Uganda is one of the three countries bordering Lake Victoria, where the great River Nile begins. It is a beautiful, hilly country with so much rain that they could have two crops a year. It used to be called the "jewel of Africa" but has since been ravaged by war and political instability. There is a lot of structural development going on, but people are very poor, very oppressed, and there is general apathy. The country has been hard hit by the AIDS pandemic. One person said she had to look after her own children as a single parent as well as the children of ten brothers who had all died of AIDS in one year. Most of the young families have at least seven children. It is as if they are trying to make up for the ones who are dying. Malaria is the biggest killer.

The workshop was made up of twenty-one women and one man, and the response was tremendous. During introductions people answered the question, "What do you hope to gain from the workshop?" Here are some of their comments:

  • As a nurse I need the skill for patients, orphans, and people who have to look after the terminally ill, as there are so many that the hospitals cannot cope and they send them away.
  • As a teacher the skill would be relevant in improving my communication with young people and in dealing with the rigidity of the rules in schools.
  • As a woman I would be empowered to take charge of my own life and greatly influence the environment around me.
  • As a former banker and now a business woman and a widow, I need to be able to face the difficult times I go through on a daily basis.
  • As a single parent I am almost a nervous wreck. I need the strength for my large family.
  • As a freelance journalist Ineed a clear mind to keep me motivated.
  • As an overbooked doctor I need to keep a good face, keep my patience, and be encouraging to my patients.
  • As a parliamentarian I need a clear mind all the time.
  • The group was more than ready for RC. After going over the theory and how to Co-Counsel, they did a mini-session on what they liked/loved about themselves and other women.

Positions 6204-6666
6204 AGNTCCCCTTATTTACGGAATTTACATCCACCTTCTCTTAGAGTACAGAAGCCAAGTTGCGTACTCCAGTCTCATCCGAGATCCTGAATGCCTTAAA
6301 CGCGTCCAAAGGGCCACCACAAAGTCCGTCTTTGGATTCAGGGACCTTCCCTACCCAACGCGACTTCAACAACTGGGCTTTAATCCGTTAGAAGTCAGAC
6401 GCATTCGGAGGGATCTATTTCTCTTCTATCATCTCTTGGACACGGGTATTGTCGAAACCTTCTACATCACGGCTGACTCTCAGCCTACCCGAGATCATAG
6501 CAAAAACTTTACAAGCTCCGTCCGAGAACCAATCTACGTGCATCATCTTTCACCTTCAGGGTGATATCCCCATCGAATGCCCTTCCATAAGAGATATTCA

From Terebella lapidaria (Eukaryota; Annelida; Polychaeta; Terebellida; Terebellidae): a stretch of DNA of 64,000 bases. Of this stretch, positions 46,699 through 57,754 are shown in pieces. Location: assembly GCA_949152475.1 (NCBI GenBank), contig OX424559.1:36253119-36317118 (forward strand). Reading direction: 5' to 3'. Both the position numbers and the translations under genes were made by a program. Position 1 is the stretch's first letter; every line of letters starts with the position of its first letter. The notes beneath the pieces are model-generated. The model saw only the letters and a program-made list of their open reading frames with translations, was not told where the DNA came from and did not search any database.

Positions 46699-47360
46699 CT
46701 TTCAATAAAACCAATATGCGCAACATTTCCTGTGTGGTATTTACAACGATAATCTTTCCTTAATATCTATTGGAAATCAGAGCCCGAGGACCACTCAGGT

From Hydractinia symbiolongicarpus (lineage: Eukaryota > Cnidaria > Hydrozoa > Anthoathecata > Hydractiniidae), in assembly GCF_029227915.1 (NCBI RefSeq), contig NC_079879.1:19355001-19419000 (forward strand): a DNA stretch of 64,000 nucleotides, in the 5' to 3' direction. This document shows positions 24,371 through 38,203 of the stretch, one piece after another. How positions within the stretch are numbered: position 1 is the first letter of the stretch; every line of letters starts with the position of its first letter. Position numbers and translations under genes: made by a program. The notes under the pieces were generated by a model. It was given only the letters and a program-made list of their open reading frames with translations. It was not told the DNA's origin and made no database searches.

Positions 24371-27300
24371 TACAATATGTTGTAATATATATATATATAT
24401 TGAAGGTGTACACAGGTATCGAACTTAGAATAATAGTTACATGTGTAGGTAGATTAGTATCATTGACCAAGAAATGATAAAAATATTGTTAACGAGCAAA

• At the end of the session there were questions and comments like:
  • "Why should the counselor not relate her own experience that is similar to that of the client and follow this with some advice, instead of just listening?"
  • "Just listening without interruption is impossible."
  • "Why encourage a person to cry more when it is a painful experience and when in any case it will end up with the counselor also in tears?"

I reminded the group that the counselor can relate a similar experience when it is his or her turn to be listened to. I also gave the example of a typical African funeral, which a number of them had mentioned. It was apparent at the end that crying was one good healing discharge!

Eight support groups were formed: women, parents, young people, professionals, women in business, retired professionals, single parents, and religious women.

People from the rural areas spoke of traumatised young people who were abducted and used by the dissidents up north. The girls were sexually abused and the boys were trained as soldiers at the age of nine. RC, they said, would help such people heal and recover their dignity.

A substantial amount of time was spent discussing the way forward for RC in Uganda. Sarah Kibuka was chosen as leader, and she and the support group leaders will map out ways of building the Community. Sarah is the president of East, Central, and Southern African College of Nurses, and her alternate is one of the parliamentarians.

Melphy Sakupwanya

Last modified: 2021-06-01 12:29:59+00